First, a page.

Let Musa tell his story

By Free Malaysia Today

Now that Musa Hassan has exchanged his uniform for civilian clothes, he is no longer beholden to his political masters. But his job is far from over. He has one last task to complete. Musa dropped a bombshell when he spilled the beans about third-party interference in the work of the police force. So his duty to the nation is clear-cut: tell the people what transpired at Bukit Aman when he was the Inspector-General of Police. He levelled serious allegations against his former employers and he must stand in the court of public opinion or law to give his evidence. He has created a storm which will not subside until the truth is out.

However, he will not have an easy time. It is very likely he will be stopped in his track. His ex-bosses are not above resorting to dirty tricks to silence him if they have to. He may face charges of wrongdoings and may end up behind bars – and the “secrets”, if any, will never be known. But one would like to believe that Musa will not buckle under pressure. He fought many criminals when he was the top gun; he must display the same level of courage to meet his new opponents who are more powerful, devious, dangerous.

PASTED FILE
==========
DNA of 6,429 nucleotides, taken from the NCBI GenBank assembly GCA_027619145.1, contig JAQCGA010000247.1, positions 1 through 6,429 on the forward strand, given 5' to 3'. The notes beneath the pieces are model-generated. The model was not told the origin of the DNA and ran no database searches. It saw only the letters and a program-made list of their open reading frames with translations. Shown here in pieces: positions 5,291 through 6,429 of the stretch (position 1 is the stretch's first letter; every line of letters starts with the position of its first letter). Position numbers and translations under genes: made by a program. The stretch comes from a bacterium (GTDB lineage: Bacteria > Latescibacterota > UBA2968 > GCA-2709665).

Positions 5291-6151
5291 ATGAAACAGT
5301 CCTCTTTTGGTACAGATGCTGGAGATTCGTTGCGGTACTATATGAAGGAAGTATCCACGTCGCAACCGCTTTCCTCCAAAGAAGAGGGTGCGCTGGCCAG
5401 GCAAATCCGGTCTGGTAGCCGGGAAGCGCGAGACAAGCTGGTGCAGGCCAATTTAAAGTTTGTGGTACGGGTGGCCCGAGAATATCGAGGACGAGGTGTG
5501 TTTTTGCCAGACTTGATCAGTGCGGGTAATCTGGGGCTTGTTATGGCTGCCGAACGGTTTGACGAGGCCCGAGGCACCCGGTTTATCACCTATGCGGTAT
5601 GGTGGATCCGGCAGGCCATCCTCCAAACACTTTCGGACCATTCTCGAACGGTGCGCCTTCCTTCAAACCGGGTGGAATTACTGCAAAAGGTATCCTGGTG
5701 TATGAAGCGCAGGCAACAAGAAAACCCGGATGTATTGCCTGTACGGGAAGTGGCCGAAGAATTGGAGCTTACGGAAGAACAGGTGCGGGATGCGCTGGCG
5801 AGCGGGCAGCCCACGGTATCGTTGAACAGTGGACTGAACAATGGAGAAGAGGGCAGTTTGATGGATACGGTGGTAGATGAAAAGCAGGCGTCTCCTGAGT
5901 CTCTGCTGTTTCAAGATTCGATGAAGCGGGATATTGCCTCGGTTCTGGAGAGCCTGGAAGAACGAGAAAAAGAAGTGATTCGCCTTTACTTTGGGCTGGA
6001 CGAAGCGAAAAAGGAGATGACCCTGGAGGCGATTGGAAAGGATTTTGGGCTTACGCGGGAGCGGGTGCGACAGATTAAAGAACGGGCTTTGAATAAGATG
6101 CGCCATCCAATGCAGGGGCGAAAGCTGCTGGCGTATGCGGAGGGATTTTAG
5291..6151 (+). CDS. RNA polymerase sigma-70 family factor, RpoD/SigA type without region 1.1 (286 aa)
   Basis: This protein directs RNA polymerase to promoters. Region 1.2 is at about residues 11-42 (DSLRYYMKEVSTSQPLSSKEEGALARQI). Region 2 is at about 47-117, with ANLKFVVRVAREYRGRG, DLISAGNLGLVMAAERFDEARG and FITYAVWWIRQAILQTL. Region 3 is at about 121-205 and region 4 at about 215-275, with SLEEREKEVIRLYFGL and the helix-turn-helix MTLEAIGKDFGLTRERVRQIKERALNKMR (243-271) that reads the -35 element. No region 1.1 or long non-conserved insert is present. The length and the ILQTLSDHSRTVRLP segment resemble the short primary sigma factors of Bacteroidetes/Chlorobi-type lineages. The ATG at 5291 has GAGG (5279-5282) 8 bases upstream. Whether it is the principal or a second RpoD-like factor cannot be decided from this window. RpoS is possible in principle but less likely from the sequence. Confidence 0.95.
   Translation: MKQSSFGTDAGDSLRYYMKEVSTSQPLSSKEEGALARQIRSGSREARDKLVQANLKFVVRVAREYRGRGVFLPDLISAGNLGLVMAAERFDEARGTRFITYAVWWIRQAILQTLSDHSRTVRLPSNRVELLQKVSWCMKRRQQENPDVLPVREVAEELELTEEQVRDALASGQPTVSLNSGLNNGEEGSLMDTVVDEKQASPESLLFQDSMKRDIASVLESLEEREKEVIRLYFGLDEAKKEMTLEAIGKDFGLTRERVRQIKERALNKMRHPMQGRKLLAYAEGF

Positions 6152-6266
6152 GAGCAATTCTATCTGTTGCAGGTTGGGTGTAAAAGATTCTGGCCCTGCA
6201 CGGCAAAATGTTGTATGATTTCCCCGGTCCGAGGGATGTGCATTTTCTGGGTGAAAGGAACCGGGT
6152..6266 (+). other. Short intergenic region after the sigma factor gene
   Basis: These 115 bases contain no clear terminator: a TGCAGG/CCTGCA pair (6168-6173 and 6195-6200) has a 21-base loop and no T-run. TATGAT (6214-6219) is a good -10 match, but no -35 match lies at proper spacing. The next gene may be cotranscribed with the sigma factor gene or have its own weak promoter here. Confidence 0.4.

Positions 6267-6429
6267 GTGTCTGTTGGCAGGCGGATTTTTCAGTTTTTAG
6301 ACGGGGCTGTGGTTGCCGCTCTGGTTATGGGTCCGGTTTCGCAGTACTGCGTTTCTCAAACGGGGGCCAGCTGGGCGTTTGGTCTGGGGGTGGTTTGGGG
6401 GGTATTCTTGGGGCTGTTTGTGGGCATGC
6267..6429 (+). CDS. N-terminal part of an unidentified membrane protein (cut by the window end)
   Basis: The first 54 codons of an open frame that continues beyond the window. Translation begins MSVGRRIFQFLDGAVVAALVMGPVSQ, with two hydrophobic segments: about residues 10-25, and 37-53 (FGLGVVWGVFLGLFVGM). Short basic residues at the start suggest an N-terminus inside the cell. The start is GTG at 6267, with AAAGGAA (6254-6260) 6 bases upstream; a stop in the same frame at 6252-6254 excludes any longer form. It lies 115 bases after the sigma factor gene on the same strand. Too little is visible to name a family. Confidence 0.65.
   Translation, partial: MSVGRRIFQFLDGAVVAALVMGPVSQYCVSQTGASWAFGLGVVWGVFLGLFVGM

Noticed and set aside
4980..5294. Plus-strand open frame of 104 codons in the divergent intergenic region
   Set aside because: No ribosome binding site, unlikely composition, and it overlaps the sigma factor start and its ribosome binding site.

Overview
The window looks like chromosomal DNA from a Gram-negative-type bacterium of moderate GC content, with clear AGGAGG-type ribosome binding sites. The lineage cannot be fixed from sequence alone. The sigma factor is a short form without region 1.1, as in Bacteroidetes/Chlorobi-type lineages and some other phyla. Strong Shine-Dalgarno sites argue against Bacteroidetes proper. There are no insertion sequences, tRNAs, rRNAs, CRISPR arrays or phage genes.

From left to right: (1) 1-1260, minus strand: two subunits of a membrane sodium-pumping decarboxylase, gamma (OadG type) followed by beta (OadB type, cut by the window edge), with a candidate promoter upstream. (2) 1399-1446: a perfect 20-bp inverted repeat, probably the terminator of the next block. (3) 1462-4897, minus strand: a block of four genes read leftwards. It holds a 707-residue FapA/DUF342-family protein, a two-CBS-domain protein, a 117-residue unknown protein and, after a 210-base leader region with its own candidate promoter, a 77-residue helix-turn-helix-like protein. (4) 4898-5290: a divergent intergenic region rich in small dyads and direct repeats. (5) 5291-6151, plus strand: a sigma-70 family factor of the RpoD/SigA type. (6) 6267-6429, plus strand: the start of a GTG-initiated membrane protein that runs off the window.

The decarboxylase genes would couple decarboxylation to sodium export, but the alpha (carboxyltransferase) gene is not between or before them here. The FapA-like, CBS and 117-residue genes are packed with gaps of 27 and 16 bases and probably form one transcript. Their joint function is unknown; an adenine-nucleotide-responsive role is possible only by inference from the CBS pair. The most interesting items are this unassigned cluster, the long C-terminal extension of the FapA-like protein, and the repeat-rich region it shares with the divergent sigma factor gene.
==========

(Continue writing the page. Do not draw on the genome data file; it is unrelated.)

A persistent question that cropped up when Musa stirred up the hornest’ nest is: why now? The answer is simple: before, he must obey the government; now, he obeys his conscience. While in uniform, his sole duty was to carry out orders. He might not like what he was told to do, but his was not to argue. He might be armed but the government called the shots. Under his tenure as the top law enforcer, many unpleasant events took place for which he must take the blame. But he could not be acting on his own. Every decision must have the imprimatur of his political paymasters. Musa was a mere cog in the gigantic bureaucratic wheel.

The government may be a potent force but the “most powerful weapon on earth is the human soul on fire”. Musa is on fire now. He has hurled a thunderbolt at his former employers in the first shot of what could be a long, bruising fight. The odds are staked against him. Two powerful cousins stand in his way. Two men who could be his undoing. Two politicians who can open or close files at will. Very likely the duo will move fast to forestall the impending attacks. Especially if the former “servant” was privy to some horrible secrets. Shorn of protection, the civilian Musa can expect concentrated fire with little hope of rescue. The only insurance against unfair treatment will be the eternal vigilance of the people.

Was Musa being “ungrateful”? The implication is he should keep his trap shut because the government had been so kind to him. Every month he got his morsel of food on his table, with perks thrown in as befitted his rank. He was well taken care of. He should thank his lucky star that he got the top job. He just had to stay obedient and carry out orders on the double. No questions asked. Down the years, Musa might have exhibited some streaks of independence and might have pushed for some reforms, with little success.